“We’re expecting the Trump administration to move Medicaid to a block grant,” said Green. “It’s Republican ideology to use the argument to say it’s the state’s right. If they say that, and we go toward a block grant, I think it’s a bad idea,” he said. “I’m encouraging our state to shelter the chronically homeless and invest in better programs.”

Hawaii expanded its Medicaid program three years ago, prompting an increase from 285,000 people to 362,000, Green noted.

Green said he will work closely with his colleagues on this bill. The first public hearing was held last week. Another hearing with amendments is scheduled for Feb. 6. “I’ll impress upon them the need for new solutions,” he said. “We’re looking at helping people in a desperate state. It’s the most novel [approach] we’ve got.” Green admits the legislation could take a few years to pass.

The director of the National Coalition for the Homeless says the housing market is extremely unaffordable across the country. “We’ve been saying for a very long time that housing itself is a [public] health problem,” said Megan Hustings. “We have not heard of a similar bill.”

Hustings added, “We really can’t afford to get rid of the ACA [Affordable Care Act],” she said, particularly for people who are living on the street. “Medicaid is extremely helpful in providing wraparound services that could keep someone in housing.”

She added, “Oftentimes mental illness appears after someone becomes homeless, after they lose their home and are experiencing the trauma of homelessness. Some think it’s the reverse; that’s a commonly held stereotype.”

Federal challenges

The executive director of the Technical Assistance Collaborative, a national organization that provides technical expertise to organizations and policymakers in the areas of mental health, substance abuse, human resources and affordable housing, said that Medicaid is statutorily prohibited from paying for room and board. “Even if classified as a medical condition, federal statute prohibits the use of Medicaid funds for housing,” Kevin Martone told MHW.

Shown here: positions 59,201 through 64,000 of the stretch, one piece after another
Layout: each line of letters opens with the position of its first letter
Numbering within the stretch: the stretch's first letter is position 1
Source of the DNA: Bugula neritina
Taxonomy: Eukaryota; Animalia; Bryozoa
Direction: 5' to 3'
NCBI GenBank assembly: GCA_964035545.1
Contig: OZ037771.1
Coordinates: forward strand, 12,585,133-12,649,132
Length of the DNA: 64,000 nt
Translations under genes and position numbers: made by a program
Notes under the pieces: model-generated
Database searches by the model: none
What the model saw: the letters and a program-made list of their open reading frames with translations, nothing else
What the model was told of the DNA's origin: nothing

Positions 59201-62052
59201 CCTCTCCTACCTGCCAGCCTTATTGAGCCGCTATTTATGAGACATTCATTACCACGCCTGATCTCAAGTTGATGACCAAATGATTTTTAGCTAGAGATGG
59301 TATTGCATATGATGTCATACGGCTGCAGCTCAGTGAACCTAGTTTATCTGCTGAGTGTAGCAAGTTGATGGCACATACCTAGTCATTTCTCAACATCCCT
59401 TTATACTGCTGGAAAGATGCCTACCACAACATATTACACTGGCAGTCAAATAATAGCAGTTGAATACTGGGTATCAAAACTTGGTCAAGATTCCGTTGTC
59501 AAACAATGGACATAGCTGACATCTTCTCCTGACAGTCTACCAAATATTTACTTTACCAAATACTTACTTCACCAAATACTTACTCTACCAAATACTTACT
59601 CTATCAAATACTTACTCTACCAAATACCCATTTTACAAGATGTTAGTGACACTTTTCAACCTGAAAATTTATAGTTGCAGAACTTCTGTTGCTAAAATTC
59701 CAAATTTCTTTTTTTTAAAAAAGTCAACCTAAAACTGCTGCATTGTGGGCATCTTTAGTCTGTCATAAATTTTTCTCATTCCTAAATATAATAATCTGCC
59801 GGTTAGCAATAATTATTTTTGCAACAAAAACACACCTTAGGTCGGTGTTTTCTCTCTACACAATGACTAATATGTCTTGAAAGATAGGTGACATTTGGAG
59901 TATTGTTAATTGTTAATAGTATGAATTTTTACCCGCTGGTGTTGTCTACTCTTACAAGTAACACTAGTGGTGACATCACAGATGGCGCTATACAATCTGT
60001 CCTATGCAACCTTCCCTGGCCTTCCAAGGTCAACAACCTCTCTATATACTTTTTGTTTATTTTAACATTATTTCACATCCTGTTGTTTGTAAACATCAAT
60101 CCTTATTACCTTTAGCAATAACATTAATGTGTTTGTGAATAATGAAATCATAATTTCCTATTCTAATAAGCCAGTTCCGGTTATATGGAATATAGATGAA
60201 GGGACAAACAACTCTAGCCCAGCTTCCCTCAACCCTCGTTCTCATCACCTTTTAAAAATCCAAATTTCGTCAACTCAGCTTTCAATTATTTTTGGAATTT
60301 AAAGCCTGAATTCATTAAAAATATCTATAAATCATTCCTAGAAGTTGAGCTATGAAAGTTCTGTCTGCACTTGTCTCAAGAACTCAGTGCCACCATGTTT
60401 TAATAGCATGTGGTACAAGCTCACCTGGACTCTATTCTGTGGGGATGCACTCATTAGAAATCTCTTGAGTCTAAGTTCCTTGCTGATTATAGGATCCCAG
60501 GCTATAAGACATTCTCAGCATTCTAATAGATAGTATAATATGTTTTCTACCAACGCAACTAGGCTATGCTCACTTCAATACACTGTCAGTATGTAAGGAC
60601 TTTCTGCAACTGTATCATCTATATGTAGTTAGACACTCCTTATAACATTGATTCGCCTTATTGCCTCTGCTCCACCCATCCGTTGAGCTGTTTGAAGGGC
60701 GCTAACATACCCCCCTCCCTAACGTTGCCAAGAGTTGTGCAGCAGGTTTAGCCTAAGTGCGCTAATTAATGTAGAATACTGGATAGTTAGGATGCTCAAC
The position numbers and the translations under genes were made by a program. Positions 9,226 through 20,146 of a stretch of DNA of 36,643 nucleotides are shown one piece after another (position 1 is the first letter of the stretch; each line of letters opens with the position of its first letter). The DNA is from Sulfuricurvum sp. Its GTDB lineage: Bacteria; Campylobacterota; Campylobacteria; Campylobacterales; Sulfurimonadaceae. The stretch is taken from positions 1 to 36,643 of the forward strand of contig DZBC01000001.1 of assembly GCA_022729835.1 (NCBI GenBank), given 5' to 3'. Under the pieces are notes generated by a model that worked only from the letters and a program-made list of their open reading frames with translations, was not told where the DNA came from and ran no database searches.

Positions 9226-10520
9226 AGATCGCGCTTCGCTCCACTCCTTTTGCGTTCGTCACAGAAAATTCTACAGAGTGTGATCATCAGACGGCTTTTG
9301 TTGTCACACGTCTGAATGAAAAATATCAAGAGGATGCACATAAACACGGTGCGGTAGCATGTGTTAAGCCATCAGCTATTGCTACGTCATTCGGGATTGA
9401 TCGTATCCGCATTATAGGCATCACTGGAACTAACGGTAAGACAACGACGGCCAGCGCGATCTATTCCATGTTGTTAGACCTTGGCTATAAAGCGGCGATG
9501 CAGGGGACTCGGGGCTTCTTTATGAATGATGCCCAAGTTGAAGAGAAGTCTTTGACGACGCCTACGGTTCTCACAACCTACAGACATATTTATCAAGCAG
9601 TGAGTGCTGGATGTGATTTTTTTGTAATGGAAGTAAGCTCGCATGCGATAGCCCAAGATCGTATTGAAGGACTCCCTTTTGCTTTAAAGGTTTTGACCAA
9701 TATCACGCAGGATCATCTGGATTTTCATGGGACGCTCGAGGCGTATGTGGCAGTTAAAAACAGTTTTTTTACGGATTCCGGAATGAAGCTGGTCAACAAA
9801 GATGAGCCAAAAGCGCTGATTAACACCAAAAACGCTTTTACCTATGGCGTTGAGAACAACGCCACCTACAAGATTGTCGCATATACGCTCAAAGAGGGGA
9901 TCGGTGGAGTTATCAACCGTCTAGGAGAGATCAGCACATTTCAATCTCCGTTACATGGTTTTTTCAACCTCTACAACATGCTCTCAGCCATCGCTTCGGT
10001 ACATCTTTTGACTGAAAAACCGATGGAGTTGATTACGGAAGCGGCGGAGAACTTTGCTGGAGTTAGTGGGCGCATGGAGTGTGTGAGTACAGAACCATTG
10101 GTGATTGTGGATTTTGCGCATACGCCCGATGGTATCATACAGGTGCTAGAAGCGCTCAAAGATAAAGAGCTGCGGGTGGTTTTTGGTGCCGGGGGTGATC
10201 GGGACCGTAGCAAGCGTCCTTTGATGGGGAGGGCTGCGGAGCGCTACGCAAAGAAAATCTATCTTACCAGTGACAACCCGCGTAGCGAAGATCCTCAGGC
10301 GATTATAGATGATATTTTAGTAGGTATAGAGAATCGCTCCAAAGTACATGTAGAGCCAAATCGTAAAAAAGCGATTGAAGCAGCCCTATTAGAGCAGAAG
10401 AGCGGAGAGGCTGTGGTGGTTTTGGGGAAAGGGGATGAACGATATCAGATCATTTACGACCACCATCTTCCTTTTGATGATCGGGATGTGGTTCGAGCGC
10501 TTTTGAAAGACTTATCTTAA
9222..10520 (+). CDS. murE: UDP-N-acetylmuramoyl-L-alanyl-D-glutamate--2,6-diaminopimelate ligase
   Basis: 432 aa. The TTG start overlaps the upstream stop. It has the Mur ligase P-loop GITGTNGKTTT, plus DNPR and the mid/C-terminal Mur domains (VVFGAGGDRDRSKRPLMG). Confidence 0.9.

Martone noted that a couple of states (New York and Illinois) tried to get permission from the Centers for Medicare & Medicaid Services to pay for housing but were denied. “As a result, they are using state savings to pay for housing,” he said.

“Housing is a social determinant of health,” added Martone. “But, by suggesting Medicaid pay for housing, we are sending a message to our policymakers that we don’t need new resources at HUD [U.S. Department of Housing and Urban Development] dedicated to housing assistance.”

Martone pointed to the ongoing “attack” at the federal level and the federal government’s attempt to significantly reduce spending. Many could lose coverage under the ACA, he said. “There are waiting lists in states for services, and we have workforce shortages due to low reimbursement rates,” Martone said. “Medicaid savings should support services first.”

“The homelessness and disability community are desperate for housing solutions because federal and state government have not sufficiently addressed the affordable housing crisis,” said Martone.

Martone added, “Congress made significant progress in the past few years eliminating veterans’ homelessness because they paid attention to it and allocated resources. The homeless, health care and disability communities need to partner with the affordable housing [community] to urge policymakers to prioritize affordable housing resources as they did for veterans.”